Antarctica: Frozen not Frigid
The common perception of the Antarctica continent is that is frozen and unmovable. Over the last two decades, remote fieldwork and technological advances have yielded geodetic datasets that show that much of Antarctica may be frozen but it far from unmovable. Rather, the ice sheet and the bedrock it sits upon are highly dynamic. GPS measurements of ice sheet motion show changes on timescales of minutes to hours to decades, while even more precise measurements of bedrock motion shows rapid and prolonged response to Earthquakes and glacier thinning. This presentation will highlight how measuring Antarctica’s response to a series of great natural experiments has given new insights into fundamental processes that are active within the ice sheet and solid Earth. They allow us to be better prepared to predict the future of the great ice sheet as it becomes increasingly unfrozen.
Professor Matt King:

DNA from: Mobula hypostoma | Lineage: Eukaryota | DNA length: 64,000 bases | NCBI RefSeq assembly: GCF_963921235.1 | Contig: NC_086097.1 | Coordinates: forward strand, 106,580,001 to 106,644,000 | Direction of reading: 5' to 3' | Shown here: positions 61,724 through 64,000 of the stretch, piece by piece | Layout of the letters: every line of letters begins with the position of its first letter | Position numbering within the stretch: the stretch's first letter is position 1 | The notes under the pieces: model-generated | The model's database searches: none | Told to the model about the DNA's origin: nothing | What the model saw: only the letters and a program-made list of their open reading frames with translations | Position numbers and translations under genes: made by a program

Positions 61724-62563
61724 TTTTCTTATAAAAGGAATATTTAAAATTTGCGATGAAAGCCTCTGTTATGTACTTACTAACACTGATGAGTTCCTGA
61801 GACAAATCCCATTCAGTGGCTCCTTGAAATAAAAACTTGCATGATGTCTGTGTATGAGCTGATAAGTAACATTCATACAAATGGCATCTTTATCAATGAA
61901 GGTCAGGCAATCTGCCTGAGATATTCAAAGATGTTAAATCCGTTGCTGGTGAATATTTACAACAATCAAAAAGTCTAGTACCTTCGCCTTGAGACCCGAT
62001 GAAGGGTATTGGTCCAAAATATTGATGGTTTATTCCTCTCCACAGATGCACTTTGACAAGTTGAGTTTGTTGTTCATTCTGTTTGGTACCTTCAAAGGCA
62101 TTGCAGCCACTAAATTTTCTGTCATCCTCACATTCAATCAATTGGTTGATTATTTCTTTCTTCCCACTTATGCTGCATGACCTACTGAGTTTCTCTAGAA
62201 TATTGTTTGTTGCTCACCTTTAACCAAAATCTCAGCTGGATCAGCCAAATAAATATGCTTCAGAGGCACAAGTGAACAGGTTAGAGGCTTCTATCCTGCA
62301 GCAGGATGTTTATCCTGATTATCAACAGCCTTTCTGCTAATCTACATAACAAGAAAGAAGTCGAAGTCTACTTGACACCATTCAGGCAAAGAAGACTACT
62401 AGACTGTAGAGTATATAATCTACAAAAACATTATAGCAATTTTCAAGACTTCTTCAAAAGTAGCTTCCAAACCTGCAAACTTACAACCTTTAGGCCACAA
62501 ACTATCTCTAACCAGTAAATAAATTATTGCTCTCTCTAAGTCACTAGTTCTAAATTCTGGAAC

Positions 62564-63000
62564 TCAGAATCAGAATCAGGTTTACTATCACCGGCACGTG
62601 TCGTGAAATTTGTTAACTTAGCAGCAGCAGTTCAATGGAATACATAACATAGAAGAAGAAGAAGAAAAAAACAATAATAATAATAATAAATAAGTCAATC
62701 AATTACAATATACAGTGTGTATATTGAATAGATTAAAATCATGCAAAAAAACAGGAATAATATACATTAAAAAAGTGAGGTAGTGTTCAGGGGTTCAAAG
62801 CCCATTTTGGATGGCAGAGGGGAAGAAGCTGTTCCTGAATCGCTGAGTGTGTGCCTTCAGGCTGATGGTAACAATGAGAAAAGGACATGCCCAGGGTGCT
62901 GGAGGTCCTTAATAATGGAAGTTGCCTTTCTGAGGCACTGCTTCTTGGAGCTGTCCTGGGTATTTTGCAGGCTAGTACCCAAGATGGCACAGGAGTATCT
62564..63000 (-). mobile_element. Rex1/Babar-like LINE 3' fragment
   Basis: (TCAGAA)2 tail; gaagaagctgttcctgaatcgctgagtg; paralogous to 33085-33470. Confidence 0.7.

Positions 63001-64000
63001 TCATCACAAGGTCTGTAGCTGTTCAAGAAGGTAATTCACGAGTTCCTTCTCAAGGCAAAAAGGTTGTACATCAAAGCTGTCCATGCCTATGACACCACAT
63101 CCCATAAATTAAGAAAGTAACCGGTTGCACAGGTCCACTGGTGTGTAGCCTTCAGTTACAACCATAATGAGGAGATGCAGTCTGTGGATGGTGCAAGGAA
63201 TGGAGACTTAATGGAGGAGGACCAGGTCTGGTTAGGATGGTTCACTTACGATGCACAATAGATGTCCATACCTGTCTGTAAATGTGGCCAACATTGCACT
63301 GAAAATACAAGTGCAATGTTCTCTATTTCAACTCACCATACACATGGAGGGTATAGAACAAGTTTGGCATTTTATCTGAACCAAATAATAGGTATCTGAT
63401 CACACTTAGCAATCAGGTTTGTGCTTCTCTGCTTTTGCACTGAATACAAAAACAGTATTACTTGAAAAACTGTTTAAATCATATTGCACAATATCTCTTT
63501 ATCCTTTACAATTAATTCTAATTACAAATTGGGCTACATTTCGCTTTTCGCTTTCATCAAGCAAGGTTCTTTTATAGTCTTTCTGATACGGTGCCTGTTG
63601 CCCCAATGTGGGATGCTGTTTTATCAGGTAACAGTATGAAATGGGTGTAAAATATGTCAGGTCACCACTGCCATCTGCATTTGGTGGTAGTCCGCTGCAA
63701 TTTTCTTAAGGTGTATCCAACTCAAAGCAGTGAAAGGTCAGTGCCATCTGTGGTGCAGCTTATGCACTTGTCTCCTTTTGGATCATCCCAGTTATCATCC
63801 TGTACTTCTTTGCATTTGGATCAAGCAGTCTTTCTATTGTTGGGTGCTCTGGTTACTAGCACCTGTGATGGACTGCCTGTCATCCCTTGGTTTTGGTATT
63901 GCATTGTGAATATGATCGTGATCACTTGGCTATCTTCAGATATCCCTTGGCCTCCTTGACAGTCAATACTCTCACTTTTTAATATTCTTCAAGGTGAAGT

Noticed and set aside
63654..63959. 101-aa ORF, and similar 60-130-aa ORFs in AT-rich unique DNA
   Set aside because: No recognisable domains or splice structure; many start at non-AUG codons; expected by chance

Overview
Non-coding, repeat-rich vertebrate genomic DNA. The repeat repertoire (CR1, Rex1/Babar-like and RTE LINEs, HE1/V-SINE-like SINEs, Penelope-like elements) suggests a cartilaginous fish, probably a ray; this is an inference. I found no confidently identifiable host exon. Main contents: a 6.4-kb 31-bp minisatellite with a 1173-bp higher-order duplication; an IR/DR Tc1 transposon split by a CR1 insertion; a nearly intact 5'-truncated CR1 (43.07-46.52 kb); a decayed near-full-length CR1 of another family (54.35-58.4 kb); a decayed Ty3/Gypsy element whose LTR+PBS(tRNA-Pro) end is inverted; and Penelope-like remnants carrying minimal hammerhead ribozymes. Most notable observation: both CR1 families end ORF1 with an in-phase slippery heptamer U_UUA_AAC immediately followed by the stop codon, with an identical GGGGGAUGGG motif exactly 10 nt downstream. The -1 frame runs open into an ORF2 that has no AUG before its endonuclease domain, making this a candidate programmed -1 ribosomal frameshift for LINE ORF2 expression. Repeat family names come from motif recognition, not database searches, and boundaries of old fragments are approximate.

Matt started focusing on Antarctica during his PhD at the University of Tasmania, where he quantified multi-decadal changes in the motion of a large floating Antarctic ice shelf using surveying data. He then moved to the UK where he researched the application of GPS positioning to understanding subsidence of offshore platforms, glacial dynamics, Earth deformation and Antarctica’s contribution to recent sea-level change. He has travelled to both Antarctica and Greenland and published over 80 peer-reviewed journal articles, including several in the leading journals Science and Nature. In late 2012 he returned to the University of Tasmania as Australian Research Council Future Fellow and Professor of Polar Geodesy. In 2015 the Royal Society (London) awarded him the Kavli Medal and Lecture.